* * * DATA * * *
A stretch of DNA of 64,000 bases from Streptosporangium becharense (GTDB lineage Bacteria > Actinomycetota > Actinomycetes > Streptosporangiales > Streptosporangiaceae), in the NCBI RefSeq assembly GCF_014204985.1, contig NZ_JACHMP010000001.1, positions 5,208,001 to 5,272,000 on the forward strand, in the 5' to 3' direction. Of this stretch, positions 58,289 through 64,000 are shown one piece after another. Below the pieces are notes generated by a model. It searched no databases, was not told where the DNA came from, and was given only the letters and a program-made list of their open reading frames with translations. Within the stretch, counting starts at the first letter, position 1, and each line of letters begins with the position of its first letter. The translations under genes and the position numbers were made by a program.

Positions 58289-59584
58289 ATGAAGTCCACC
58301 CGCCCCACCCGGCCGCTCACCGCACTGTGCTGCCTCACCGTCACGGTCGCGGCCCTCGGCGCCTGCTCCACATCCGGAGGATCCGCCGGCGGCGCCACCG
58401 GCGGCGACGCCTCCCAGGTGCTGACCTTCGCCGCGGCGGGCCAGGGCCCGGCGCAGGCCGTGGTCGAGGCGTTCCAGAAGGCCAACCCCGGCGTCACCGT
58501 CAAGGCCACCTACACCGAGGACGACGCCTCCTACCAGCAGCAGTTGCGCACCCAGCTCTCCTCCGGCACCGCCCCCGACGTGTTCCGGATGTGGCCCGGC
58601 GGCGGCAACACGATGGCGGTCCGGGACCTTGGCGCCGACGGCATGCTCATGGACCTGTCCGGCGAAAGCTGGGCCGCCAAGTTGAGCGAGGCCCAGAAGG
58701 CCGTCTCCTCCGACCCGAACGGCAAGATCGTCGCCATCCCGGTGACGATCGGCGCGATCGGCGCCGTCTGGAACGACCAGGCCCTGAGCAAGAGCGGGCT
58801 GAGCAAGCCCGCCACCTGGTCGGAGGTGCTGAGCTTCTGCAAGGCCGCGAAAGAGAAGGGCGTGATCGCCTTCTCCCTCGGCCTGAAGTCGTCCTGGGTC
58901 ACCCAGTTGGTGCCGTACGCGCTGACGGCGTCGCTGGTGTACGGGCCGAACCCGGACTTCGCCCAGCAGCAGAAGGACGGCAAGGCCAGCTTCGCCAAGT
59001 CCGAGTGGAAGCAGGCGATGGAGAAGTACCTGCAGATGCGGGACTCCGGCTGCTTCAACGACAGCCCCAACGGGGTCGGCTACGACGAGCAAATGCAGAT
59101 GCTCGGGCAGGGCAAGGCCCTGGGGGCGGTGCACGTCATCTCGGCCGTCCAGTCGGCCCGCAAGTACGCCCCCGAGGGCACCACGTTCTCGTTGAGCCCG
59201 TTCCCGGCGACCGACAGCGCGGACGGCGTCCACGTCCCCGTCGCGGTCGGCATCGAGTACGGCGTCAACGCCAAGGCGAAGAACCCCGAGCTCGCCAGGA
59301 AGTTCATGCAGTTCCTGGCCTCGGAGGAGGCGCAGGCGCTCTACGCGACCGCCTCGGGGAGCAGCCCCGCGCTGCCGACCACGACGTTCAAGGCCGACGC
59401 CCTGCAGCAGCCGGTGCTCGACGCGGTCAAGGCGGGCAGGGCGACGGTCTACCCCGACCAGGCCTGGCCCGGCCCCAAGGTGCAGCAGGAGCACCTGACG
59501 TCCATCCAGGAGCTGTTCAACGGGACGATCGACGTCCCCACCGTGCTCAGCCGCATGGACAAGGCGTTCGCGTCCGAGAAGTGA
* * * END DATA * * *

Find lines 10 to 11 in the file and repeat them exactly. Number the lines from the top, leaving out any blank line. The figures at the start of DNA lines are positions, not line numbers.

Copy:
58901 ACCCAGTTGGTGCCGTACGCGCTGACGGCGTCGCTGGTGTACGGGCCGAACCCGGACTTCGCCCAGCAGCAGAAGGACGGCAAGGCCAGCTTCGCCAAGT
59001 CCGAGTGGAAGCAGGCGATGGAGAAGTACCTGCAGATGCGGGACTCCGGCTGCTTCAACGACAGCCCCAACGGGGTCGGCTACGACGAGCAAATGCAGAT